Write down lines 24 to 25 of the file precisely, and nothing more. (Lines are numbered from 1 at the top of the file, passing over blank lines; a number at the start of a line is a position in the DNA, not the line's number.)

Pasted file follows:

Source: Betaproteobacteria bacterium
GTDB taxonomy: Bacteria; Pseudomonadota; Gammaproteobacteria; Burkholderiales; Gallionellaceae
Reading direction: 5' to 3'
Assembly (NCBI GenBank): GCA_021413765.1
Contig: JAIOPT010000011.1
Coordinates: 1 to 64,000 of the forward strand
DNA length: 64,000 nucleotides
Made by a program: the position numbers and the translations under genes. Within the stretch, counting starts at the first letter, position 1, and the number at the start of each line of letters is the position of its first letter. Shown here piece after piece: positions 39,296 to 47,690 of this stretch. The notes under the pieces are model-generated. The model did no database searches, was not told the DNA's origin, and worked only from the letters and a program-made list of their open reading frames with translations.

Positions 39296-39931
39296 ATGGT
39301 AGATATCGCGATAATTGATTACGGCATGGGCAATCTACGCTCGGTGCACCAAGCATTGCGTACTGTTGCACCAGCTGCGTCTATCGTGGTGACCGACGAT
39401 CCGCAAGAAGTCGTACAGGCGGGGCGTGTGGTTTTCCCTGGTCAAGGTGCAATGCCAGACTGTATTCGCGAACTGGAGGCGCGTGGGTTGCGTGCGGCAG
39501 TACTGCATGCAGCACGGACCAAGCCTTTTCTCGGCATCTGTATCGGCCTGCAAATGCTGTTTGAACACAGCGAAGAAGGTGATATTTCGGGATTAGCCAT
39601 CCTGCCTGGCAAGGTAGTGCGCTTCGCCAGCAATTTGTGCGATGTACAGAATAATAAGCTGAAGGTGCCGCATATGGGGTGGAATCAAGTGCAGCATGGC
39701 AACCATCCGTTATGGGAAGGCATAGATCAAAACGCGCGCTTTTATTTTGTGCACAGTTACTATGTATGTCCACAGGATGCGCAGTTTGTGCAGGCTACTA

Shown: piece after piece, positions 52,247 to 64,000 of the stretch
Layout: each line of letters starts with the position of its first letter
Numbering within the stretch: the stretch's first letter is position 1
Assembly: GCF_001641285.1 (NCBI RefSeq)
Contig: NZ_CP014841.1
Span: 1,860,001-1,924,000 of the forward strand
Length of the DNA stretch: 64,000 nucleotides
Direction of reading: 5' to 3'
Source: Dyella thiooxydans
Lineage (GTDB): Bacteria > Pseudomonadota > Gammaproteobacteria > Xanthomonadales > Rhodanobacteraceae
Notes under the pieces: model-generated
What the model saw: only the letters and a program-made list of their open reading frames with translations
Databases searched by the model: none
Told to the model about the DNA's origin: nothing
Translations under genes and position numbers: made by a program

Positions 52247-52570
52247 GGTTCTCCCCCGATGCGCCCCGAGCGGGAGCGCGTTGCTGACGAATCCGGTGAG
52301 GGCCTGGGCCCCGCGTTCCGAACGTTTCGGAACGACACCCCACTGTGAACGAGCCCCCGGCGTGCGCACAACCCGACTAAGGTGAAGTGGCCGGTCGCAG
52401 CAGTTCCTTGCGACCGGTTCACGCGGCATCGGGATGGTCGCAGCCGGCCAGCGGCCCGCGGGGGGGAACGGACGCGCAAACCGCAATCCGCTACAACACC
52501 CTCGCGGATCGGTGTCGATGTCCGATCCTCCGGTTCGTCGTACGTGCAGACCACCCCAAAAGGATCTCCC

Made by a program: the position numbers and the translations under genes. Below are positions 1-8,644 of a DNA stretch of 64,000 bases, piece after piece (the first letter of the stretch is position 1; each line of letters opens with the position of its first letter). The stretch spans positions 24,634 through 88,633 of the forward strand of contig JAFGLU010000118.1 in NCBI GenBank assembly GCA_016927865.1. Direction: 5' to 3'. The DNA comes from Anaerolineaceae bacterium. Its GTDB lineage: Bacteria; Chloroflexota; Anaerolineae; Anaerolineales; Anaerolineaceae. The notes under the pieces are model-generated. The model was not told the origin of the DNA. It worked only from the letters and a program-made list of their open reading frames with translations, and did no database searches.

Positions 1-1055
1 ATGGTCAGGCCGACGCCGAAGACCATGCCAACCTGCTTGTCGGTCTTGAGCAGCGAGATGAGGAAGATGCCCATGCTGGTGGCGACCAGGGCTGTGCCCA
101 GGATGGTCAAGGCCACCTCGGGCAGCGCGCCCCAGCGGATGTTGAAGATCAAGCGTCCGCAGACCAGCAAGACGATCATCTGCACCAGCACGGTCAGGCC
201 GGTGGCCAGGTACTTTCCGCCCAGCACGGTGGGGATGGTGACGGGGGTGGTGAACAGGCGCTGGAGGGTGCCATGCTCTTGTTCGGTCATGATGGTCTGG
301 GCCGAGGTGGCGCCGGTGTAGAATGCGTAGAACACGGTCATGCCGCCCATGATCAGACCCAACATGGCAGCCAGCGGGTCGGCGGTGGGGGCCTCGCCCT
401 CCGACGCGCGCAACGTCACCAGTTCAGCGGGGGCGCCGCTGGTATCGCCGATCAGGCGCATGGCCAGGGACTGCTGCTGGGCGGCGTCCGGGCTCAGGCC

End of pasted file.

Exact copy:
Source: Dyella thiooxydans
Lineage (GTDB): Bacteria > Pseudomonadota > Gammaproteobacteria > Xanthomonadales > Rhodanobacteraceae